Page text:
Wednesday, April 07, 2010

THE PINOCHET CASE (2001, Patricio Guzmán, A+++++)

This is my comment in Girish Shambu's blog:

My favorite small, striking moment is in THE PINOCHET CASE (2001, Patricio Guzmán). It's the scene in which we see rocks falling down from a mountain. This scene occurs after the viewers have heard a lot of things about the cruelty of Pinochet. This rock-falling scene made me cry and I don't know why. I don't think Guzmán intends to make the audience weep with this scene. I also don't understand the importance and the meaning of this scene. This scene is not obviously connected to the story. It doesn't give any information about Pinochet at all. If the scene is excluded from the film, all the "content" in the film is still intact. This scene may have some symbolic meanings, but I don't understand it at all. However, it is this small, insignificant scene which (unintentionally) made me cry and makes me love this film very much. I'm not sure why I cried, but I think it may be because while I was listening to the various testimonies about the horror in Chile in the other scenes, I had to "think", rather than "feel". But while I was watching rocks falling down from a mountain, I didn't have to "think". My mind or my brain could rest. That's why all the sad feelings I had accumulated from the previous scenes rose up inside me and made me break down in tears.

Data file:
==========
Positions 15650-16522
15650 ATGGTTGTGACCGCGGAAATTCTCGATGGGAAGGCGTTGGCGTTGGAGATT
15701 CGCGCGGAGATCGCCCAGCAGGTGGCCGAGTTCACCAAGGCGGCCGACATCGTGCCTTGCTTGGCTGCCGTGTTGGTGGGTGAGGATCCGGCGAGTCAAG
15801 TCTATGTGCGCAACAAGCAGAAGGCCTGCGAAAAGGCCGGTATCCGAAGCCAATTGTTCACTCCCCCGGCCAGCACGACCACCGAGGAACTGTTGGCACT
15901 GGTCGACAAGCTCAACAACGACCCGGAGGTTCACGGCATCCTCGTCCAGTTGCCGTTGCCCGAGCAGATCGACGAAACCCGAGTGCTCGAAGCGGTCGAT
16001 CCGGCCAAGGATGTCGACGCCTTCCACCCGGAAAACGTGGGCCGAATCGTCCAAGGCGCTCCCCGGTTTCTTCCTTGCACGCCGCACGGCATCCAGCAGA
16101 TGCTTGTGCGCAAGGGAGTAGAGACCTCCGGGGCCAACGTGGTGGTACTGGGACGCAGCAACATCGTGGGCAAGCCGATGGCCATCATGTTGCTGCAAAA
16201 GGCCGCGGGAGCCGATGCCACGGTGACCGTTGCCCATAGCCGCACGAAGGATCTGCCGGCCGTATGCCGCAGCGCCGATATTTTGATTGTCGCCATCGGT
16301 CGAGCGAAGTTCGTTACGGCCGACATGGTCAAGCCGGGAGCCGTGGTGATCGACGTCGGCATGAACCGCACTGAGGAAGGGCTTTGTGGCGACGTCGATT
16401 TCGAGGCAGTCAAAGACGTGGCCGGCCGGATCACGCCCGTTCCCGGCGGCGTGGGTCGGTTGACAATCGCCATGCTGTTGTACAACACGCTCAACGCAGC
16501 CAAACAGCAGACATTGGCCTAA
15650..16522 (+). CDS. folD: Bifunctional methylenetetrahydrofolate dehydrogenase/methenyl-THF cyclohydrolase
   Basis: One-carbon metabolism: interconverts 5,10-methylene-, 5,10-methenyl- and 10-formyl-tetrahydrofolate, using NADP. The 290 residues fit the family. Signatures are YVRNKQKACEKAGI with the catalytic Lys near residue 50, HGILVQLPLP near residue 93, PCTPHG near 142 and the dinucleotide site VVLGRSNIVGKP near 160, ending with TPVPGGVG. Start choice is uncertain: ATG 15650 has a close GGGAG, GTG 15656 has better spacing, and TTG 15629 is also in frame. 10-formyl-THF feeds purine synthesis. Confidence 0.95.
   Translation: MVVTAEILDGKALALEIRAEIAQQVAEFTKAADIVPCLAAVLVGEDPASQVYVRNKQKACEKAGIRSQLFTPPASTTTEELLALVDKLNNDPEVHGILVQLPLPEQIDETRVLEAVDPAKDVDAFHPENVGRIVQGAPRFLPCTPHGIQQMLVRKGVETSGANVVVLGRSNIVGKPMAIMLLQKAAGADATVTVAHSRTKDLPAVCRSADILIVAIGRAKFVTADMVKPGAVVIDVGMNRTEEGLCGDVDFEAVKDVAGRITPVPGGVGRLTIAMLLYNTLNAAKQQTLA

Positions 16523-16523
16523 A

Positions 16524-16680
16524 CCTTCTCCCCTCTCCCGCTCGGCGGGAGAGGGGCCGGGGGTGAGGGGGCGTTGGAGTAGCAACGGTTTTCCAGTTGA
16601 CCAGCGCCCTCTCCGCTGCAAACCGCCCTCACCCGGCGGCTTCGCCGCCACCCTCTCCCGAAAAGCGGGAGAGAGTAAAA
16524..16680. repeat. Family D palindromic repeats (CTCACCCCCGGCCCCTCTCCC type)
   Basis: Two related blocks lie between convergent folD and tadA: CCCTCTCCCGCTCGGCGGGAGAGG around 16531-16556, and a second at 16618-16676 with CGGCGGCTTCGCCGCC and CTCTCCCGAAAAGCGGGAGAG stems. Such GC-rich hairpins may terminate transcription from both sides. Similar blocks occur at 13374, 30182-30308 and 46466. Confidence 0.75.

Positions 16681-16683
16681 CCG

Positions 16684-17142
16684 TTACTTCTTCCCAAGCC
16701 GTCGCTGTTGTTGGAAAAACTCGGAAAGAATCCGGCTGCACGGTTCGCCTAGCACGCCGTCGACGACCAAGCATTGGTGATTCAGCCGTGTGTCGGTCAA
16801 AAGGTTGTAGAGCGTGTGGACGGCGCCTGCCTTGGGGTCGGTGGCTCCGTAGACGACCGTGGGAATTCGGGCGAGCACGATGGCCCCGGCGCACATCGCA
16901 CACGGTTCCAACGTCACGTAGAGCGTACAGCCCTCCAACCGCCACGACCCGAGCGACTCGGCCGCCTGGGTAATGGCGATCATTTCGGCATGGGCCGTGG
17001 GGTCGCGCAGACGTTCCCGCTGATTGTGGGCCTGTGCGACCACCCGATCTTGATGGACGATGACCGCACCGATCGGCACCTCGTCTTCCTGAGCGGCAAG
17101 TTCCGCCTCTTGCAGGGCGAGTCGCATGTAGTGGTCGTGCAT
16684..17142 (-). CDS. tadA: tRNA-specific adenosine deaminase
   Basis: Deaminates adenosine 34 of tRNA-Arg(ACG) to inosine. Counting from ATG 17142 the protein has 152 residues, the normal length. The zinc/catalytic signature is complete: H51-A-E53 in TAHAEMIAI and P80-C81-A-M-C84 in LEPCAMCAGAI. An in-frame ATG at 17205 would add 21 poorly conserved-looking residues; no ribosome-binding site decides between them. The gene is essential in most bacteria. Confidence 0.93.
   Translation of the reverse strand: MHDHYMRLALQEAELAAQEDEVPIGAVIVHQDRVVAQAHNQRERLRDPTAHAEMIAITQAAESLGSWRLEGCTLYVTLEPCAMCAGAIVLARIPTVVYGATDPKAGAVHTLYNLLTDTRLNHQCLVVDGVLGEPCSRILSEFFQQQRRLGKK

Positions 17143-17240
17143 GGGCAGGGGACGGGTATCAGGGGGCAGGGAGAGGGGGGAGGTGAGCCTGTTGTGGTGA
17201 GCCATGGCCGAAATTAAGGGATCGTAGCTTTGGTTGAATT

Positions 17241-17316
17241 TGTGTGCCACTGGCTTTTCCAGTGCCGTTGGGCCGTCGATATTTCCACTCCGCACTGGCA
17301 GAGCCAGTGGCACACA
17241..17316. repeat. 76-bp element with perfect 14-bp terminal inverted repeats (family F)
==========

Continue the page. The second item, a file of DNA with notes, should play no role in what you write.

This deviation from the storytelling in THE PINOCHET CASE unintentionally makes me think about the can-kicking scene in CLOSE-UP (1990, Abbas Kiarostami), though I think both scenes function very differently, or touch my feelings in very different spots.